Research Perspectives:

Main implications related to the switch to BRCA1/2 tumor testing in ovarian cancer patients: a proposal of a consensus

Ettore Capoluongo _, Giovanni Scambia and Jean-Marc Nabholtz

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Oncotarget. 2018; 9:19463-19468. https://doi.org/10.18632/oncotarget.24728

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Ettore Capoluongo1,2,3, Giovanni Scambia2,3 and Jean-Marc Nabholtz4

1 Laboratory of Advanced Molecular Diagnostics (DIMA), Istituto Dermopatico dell’Immacolata, Fondazione Luigi Maria Monti, IRCCS, Rome, Italy

2 Catholic University of The Sacred Heart, Rome, Italy

3 Molipharma Srl, a Spinoff of Catholic University, Campobasso, Italy

4 Cancer Research Oncology Centre, King Saud University Medical City, Riyadh, KSA

Correspondence to:

Ettore Capoluongo, email:

Keywords: OvCa; tBRCA1/2; NGS; molecular diagnostics

Received: January 29, 2018     Accepted: March 06, 2018     Published: April 13, 2018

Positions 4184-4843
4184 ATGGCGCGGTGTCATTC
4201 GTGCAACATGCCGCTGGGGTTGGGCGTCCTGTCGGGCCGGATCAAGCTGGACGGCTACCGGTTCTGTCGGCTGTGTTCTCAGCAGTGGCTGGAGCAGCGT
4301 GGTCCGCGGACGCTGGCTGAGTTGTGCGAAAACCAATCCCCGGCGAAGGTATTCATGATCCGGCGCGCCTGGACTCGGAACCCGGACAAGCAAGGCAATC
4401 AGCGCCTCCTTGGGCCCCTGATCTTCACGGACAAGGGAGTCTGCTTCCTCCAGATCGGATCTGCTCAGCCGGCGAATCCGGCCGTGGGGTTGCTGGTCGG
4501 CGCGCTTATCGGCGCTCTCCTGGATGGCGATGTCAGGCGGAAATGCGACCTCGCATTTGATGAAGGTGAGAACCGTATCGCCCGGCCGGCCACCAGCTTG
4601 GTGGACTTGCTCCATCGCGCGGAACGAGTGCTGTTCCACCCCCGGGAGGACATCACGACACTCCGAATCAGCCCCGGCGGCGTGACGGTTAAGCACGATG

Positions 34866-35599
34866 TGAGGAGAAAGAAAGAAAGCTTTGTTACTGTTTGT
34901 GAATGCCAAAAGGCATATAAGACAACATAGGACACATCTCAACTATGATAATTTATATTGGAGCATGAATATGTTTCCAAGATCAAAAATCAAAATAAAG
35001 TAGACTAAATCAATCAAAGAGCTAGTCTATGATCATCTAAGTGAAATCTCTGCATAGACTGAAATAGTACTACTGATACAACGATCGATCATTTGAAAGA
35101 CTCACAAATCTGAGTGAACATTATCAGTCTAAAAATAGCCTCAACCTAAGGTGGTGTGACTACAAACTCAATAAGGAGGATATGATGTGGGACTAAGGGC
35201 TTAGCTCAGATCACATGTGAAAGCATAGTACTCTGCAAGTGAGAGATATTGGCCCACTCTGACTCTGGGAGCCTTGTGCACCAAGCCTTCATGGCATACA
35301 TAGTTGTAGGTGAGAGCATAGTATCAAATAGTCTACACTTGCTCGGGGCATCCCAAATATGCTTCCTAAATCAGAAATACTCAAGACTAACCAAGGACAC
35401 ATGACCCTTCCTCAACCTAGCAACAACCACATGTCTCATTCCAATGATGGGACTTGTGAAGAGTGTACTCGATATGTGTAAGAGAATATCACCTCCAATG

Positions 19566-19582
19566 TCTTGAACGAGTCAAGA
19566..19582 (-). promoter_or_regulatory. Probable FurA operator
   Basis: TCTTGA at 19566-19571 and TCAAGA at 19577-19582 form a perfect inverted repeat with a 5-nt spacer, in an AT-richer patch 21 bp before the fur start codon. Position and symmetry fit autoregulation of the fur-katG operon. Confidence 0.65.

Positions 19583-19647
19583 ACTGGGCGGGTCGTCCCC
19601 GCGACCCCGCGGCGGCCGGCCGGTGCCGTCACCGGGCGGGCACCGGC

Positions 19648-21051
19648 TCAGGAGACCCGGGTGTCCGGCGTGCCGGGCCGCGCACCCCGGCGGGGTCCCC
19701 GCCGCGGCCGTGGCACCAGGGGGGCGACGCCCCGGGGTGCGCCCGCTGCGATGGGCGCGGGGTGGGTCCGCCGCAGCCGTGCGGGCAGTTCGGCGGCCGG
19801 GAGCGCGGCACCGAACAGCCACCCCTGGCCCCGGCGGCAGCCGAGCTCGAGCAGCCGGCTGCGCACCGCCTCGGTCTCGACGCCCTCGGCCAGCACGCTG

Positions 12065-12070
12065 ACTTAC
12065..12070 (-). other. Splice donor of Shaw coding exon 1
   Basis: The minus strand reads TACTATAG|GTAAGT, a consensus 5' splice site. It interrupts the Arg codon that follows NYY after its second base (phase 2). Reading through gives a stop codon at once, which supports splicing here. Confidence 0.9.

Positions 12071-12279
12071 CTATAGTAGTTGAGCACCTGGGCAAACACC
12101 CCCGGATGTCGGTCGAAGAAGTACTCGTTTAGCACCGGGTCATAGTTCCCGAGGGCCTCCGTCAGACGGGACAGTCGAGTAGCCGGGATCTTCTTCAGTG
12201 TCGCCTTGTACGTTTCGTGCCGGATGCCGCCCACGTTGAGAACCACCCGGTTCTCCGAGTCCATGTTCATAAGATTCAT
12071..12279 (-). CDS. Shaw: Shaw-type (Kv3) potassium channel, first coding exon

Background: Since the approval of the first poly (adenosine diphosphate [ADP]) ribose polymerase inhibitor (PARPi; olaparib [Lynparza™]) for platinum-sensitive relapsed high grade ovarian cancer, with either germline or somatic BRCA1/2 deleterious variants, the strategies for BRCA1/2 are dynamically changing. Along with germline testing within the context of familial or sporadic ovarian cancer, patients are now being referred for BRCA1/2 genetic assay above all for treatment decisions: in this setting tumour BRCA assay can allow to identify an estimated 3‒9% of patients with peculiar somatic BRCA1/2 mutations. These women could also benefit from PARPi therapy. This new type of approach is really challenging, in particular due to the technical and analytical difficulties regarding low quality DNA deriving from formalin-fixed, paraffin-embedded (FFPE) specimens. Aim: in this manuscript, we try to a) underline many issues related to BRCA1/2 analysis by next generation sequencing technologies (NGS), b) provide some responses to many questions regarding this new paradigm related to OvCa patients’ management. Some considerations for incorporating genetic analysis of ovarian tumour samples into the patient pathway and ethical requirements are also provided. Methods: we used our retrospective data based on thousands of ovarian cancer women sequenced for BRCA1/2 genes. Discussion: tumor BRCA1/2 assay should be rapidly introduced in routine laboratory practice as first line testing by using harmonized pipelines based on consensus guidelines.

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